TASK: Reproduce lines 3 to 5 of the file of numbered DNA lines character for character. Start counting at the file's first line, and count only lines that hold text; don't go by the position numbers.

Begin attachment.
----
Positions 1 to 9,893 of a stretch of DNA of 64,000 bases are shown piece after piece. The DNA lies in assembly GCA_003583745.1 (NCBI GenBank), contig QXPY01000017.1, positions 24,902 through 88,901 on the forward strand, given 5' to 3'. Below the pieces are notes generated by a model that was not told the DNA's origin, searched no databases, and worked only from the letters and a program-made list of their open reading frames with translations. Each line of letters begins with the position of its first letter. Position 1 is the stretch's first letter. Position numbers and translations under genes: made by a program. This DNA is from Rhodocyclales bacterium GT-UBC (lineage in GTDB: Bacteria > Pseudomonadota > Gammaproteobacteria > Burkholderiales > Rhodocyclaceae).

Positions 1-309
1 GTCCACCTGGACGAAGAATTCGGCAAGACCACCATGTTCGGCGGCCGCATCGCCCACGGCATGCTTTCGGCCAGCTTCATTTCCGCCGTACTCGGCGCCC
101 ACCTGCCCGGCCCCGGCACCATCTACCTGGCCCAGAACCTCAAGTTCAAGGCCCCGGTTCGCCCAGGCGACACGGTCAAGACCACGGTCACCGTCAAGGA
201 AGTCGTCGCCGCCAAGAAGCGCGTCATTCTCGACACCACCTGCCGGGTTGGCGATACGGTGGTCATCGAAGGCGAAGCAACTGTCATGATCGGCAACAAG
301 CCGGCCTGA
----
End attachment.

1 GTCCACCTGGACGAAGAATTCGGCAAGACCACCATGTTCGGCGGCCGCATCGCCCACGGCATGCTTTCGGCCAGCTTCATTTCCGCCGTACTCGGCGCCC
101 ACCTGCCCGGCCCCGGCACCATCTACCTGGCCCAGAACCTCAAGTTCAAGGCCCCGGTTCGCCCAGGCGACACGGTCAAGACCACGGTCACCGTCAAGGA
201 AGTCGTCGCCGCCAAGAAGCGCGTCATTCTCGACACCACCTGCCGGGTTGGCGATACGGTGGTCATCGAAGGCGAAGCAACTGTCATGATCGGCAACAAG